you’re doing a bit better than me in terms of savings at the moment.
What I have decided to do is a two pronged attack. My main concern is not having somewhere to live when I am no longer economically active, ie retired. It maybe that come the age of 65, the retirement age will have gone up (I’m certain it will) but in case it doesn’t, I have to take that into consideration.
The old way of doing things is gone for the moment; you can’t buy right now and expect inflation to do nice things for you. there are two reasons for this. the property market is in a mess and realistically, it’s hard to say, even now, how close to the top of the market you are buying. So I’ve made a call on cost of quality of life versus amount I want to save and how much I will put up with in the way of flatmates. As I watch rents fall, the likelihood is that the amount of disposable cash being spent on non-essentials like hobby related expenditure will fall off and go to rent on my own. Savings will go up and I’ll watch the market.
What scared me most over the last 5 years is watching friends of mine buying anying just to get somewhere of their own. I understood their dilemma, but could not buy into it myself. I had contracted for a while and during some of thsoe contracts found myself travelling 90 minutes to work on occasion. To me, ownership just wasn’t worth some of the associated costs.
I’ll put it into context: 4 years ago, the closest to Dublin I could afford to buy on my own was somewhere like Slane. If, at that point, I could have afforded to buy in Balbriggan, I would have done. Even a 2 bedroomed apartment. Now, however, 3 and 4 bedroomed houses are within my reach in Balbriggan and instead of hopping for them, I’m looking at the market and thinking "well I’d really prefer to live somewhere much closer to the city centre, but not too far from work either, so somewhere like Santry, Glasnevin or Whitehall would be ideal. Dublin 9. In fact, if I pushed west a little, much of Finglas is now within reach. They’ve fallen, I think, a little faster than other areas. I wouldn’t necessarily choose to live in Finglas. What I am seeing, however, is that places I want to live are actually not completely outlandish price wise now, the way they were 4 years ago. Places I’d actually want to live. So now, I have no longer any itnerest in buying in Balbriggan.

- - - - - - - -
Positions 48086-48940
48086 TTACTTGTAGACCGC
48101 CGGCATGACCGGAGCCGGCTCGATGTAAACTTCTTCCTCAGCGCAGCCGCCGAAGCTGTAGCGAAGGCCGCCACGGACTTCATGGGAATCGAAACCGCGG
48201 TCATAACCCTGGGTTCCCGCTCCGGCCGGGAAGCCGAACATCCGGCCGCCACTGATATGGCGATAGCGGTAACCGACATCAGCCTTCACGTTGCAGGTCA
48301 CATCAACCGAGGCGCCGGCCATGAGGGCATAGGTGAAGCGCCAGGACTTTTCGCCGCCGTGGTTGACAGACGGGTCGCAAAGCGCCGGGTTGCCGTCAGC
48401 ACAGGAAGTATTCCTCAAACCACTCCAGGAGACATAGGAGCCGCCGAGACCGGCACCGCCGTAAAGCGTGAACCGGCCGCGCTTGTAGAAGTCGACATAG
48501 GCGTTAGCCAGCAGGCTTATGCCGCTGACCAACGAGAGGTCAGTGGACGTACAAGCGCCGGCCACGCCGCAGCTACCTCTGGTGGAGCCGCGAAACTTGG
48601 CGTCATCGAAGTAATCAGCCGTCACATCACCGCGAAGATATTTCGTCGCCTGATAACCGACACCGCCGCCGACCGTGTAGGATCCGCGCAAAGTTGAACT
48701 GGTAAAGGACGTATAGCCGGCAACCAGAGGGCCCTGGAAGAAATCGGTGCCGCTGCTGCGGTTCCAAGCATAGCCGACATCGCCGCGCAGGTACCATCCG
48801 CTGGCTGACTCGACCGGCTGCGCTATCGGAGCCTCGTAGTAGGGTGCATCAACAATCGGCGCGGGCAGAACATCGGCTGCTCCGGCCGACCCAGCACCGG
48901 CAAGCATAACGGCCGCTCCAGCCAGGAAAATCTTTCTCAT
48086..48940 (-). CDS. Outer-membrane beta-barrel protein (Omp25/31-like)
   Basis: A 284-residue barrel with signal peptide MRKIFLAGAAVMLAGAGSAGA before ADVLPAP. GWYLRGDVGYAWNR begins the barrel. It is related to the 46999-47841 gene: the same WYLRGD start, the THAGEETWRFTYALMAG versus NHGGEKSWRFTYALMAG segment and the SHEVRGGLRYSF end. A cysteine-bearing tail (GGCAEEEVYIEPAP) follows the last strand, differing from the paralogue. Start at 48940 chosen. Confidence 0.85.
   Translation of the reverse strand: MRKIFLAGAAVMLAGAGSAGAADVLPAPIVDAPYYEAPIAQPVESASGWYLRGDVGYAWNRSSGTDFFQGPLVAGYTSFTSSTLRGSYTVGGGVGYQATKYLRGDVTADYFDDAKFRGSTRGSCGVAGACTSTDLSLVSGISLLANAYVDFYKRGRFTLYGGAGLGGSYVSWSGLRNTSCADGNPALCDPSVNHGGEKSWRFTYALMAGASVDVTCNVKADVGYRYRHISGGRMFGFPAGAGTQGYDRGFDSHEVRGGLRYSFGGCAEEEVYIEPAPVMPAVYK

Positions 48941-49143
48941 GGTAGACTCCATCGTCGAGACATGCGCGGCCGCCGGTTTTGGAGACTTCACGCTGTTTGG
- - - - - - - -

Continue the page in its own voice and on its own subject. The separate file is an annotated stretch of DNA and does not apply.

So if I were you, i would do the following:
- pick a couple of places where you’d like to live. Watch the market there for a few months and see what way the prices are going.
- rent in the area if at all possible. MAKE sure you have a break clause in your lease so that if you see something sooner rather than later you can get out with relatively little difficulty. A lot of people are looking for advice on how to break leases on boards.ie lately. I think this is reflective of poor forward planning
- keep saving
- keep an eye on what you want from a property. You won’t necessarily get it all, but set priorities
- sit back and wait until you find a balance in a property of what you want, where you want and how much you’re willing to pay for it.
That’s for the short term. If that doesn’t work out, keep saving so that come the age of 65, you can go somewhere else if necessary. My mother has a cousin who, following family difficulties, moved from the UK back to Ireland after something lik 40 years away and set up home and is amazed by just how well it worked out for her.
In the meantime, rent close to work.
PS, what freaked me out of about the various affordable schemes were the conditions attached. Ownership wasn’t worth it to me.